"The historic accomplishment of European integration launched in the wake of the second world war, which brought with it unprecedented stability and prosperity, is at risk. The Brexit vote comes in a context in which Europe is already reeling from low economic growth, Russian aggression in Ukraine, and an influx of refugees. Making matters worse is the likelihood that EU officials are more likely to threaten other countries not to follow the UK's lead than they are to address the EU’s flaws that in part fuelled the vote," writes CFR President Richard N. Haass for the Financial Times.
"Market analysts predict a sharp fall in UK growth over the next year, on the order of 1-2 percent lower, with some predicting an outright recession. At the same time, the rating agencies have signaled that they are likely to downgrade the UK. Uncertainty will be felt on investment most importantly, as well as consumer sentiment. Even if you are optimistic about the long-run future of the British economy outside the EU, the cyclical effects appear likely to be significant. The shock will drag European growth lower, adding to political strains on the union," writes CFR's Robert Kahn in this Macro and Markets blog post.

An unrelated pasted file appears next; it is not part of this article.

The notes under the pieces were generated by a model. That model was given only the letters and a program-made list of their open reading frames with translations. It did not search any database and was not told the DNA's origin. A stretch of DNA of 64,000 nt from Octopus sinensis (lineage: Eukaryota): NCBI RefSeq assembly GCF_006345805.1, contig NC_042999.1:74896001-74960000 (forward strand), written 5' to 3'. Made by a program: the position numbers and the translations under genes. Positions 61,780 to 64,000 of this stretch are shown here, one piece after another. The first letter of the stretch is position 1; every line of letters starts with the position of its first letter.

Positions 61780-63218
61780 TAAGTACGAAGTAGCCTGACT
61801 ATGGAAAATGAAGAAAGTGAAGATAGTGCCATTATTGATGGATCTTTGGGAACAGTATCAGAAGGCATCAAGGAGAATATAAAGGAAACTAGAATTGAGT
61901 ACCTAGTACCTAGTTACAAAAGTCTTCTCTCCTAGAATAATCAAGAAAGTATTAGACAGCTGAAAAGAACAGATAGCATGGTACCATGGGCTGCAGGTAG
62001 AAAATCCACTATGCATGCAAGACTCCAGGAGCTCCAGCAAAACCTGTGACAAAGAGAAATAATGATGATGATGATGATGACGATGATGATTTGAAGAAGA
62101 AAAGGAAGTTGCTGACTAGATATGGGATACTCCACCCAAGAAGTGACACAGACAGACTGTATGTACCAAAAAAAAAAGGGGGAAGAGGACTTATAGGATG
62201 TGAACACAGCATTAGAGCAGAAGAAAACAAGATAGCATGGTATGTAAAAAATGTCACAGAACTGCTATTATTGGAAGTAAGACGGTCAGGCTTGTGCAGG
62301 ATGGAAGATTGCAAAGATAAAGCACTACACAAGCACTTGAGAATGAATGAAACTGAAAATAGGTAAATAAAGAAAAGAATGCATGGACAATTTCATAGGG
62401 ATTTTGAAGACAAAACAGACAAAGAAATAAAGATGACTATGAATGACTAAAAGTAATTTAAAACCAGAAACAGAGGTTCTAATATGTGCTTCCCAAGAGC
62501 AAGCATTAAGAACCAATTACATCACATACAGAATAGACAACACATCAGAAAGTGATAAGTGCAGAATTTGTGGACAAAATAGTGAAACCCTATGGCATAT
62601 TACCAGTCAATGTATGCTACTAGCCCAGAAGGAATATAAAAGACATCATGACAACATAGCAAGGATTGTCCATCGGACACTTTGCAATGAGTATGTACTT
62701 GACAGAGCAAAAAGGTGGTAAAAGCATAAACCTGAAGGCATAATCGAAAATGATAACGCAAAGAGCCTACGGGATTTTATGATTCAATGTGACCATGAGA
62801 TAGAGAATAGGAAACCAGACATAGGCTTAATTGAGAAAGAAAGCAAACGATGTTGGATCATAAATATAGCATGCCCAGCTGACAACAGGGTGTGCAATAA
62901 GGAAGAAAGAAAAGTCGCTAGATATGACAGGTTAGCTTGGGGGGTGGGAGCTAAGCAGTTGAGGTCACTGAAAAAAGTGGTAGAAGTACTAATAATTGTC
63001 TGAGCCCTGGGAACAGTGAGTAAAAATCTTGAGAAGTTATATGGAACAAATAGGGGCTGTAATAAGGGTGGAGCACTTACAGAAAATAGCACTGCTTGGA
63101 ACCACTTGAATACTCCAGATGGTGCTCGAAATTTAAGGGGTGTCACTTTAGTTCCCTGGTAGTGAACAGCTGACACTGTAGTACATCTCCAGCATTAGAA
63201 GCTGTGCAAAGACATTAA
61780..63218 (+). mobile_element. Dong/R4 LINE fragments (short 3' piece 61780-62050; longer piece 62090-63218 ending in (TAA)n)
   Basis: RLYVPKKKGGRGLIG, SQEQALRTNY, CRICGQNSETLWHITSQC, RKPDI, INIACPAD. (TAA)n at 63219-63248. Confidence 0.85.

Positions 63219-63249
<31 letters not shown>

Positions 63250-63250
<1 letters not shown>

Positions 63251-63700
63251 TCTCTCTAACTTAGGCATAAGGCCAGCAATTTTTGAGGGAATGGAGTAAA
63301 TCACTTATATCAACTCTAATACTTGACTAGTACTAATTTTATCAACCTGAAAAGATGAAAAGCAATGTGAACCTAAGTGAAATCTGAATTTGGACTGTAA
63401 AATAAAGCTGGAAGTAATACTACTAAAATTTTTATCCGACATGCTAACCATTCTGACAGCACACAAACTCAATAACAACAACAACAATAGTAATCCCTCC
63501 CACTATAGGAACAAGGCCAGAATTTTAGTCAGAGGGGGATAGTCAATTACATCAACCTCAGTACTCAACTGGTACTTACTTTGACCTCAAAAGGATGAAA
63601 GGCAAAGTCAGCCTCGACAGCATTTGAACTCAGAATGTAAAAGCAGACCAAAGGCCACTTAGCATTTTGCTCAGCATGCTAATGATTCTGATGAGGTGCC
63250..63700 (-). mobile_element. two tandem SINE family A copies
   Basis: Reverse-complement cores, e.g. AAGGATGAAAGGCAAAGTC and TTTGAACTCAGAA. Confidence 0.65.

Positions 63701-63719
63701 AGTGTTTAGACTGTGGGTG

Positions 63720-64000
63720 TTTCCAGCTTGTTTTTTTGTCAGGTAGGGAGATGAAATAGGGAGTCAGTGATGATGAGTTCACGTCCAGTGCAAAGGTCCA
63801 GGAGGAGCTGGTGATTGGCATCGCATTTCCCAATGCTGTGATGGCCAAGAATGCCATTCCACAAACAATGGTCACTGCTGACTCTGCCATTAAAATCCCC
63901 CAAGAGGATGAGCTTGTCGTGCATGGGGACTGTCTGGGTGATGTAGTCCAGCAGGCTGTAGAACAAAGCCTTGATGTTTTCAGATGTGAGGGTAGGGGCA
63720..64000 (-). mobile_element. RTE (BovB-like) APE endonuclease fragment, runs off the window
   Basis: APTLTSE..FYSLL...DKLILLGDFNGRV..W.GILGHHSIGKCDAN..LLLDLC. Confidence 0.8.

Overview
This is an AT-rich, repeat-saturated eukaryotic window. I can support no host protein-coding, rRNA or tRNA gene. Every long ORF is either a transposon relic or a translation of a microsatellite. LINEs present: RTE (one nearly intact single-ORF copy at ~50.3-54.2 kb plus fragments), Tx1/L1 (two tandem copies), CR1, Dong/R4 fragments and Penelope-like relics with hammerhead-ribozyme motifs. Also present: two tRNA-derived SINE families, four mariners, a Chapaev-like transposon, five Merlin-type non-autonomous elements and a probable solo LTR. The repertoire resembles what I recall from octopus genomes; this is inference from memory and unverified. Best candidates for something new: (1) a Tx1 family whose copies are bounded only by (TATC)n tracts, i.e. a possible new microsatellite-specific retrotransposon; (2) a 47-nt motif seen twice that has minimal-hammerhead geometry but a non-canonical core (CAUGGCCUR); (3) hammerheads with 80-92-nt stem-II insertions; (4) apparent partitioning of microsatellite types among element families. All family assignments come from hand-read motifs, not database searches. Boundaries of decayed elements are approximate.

"The largest consequences will be for Europe — both for the reality and the idea. Britain’s vote will encourage populists elsewhere: Already, Euroskeptics in Sweden, France and the Netherlands have demanded a copycat referendum. Spain’s neo-Marxist far left is expected to win a quarter of the vote in Sunday’s election. Polls suggest that French voters are more skeptical of the E.U. even than British ones, a sentiment that will assist the far-right populist, Marine Le Pen, in next year’s presidential contest. Populist governments are already in power in Greece, Hungary and Poland," writes CFR's Sebastian Mallaby for the Washington Post.